Empire Wind and the Wildlife Conservation Society (WCS) announced today the extension to 2028 of their historic agreement to monitor large whales in the lease area of Empire Wind, an offshore wind project located in the New York Bight off the southern coast of Long Island.   

The new agreement ensures that important data to protect wildlife in the New York Bight will be collected during the pre-construction, construction, and post-construction phases of the wind project. 

Two deployed moored acoustic monitoring buoys located in the New York Bight within Empire Wind lease area have already compiled more than 2,000 days of monitoring data and have detected more than 18,000 whale sounds in near real-time, including more than 2,600 detections this year alone. The acoustic monitoring agreement is between Empire Wind, a joint venture between Equinor and bp, and the Wildlife Conservation Society (WCS) with the Woods Hole Oceanographic Institution (WHOI), which invented and operates the buoys. 

“As a new industry, it is crucial that we establish best-in -class practices throughout the development phase of our projects from the start. The technology that will be deployed over this ten-year agreement provides Equinor the ability to assess our activities in real-time and ensure that we are putting marine life first in our operations,” said Siri Espedal Kindem, President Equinor Wind US.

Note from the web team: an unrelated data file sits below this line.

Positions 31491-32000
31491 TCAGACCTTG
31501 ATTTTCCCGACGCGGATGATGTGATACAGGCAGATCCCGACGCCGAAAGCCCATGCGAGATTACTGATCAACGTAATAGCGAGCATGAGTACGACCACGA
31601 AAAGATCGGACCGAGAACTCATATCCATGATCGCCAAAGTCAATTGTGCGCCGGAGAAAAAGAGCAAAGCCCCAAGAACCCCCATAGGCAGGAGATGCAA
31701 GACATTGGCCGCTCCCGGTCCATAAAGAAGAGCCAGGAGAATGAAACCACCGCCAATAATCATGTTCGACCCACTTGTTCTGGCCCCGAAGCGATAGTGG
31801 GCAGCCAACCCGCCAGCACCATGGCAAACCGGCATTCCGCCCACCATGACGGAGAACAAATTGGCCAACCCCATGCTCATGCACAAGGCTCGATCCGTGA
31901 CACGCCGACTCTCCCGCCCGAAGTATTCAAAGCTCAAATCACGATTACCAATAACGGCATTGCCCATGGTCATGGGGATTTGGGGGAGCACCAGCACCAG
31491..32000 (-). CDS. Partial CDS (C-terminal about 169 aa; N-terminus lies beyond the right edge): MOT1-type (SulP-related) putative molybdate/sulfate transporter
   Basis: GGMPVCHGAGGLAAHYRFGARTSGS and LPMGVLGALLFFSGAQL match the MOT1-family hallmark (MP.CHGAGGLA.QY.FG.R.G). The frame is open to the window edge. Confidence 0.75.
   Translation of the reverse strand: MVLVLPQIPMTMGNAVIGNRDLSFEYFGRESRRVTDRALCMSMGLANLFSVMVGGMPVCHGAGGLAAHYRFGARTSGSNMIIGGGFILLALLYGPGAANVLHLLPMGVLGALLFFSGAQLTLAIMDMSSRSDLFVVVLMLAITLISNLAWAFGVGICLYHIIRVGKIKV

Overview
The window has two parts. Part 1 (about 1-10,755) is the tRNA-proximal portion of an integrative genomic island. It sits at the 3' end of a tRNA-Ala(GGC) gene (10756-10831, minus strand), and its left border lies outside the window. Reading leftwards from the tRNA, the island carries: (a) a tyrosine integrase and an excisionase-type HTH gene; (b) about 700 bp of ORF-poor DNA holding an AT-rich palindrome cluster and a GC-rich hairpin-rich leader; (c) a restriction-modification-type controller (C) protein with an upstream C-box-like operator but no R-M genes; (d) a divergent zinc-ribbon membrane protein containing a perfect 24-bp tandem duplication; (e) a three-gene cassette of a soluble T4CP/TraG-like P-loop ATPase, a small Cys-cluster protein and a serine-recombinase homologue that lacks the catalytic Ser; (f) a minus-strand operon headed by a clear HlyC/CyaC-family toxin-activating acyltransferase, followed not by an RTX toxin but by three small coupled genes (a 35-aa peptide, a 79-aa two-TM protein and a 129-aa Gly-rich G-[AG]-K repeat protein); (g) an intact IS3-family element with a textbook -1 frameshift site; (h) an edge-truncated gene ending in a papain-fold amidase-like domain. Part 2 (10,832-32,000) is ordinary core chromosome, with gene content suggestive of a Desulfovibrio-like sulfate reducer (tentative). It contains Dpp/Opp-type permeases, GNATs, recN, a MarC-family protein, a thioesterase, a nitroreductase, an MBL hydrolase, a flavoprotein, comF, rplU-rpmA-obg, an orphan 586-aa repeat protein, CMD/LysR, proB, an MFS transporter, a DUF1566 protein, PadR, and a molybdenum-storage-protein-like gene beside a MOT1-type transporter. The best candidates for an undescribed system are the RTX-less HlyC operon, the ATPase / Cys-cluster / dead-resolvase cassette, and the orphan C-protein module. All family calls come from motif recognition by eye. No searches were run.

“New York State is proud to lead offshore wind development in the U.S. through an industry that is backed by science and environmental research and data. We applaud Equinor and the Wildlife Conservation Society for expanding their partnership and ongoing commitment to environmental stewardship and understanding marine life – setting a strong example for how strategic collaboration can mitigate potential risks and support responsible project development,” said Doreen M. Harris, President and CEO, NYSERDA. 

The two buoys use WHOI-developed near real-time passive acoustic monitoring (NRT PAM) technology that detects the distinct sounds of different whale species (there is also an archival recorded aspect as well). Data collected will result in considerable new knowledge on whale occurrence and behavior in and around the Empire Wind lease area. The sounds that are detected and recorded by the buoys to date came from four large whale species: fin, humpback, sei, and North Atlantic right whales. The most commonly detected whale sound was a low frequency downsweep, called a 20Hz song note, that is produced by fin whales.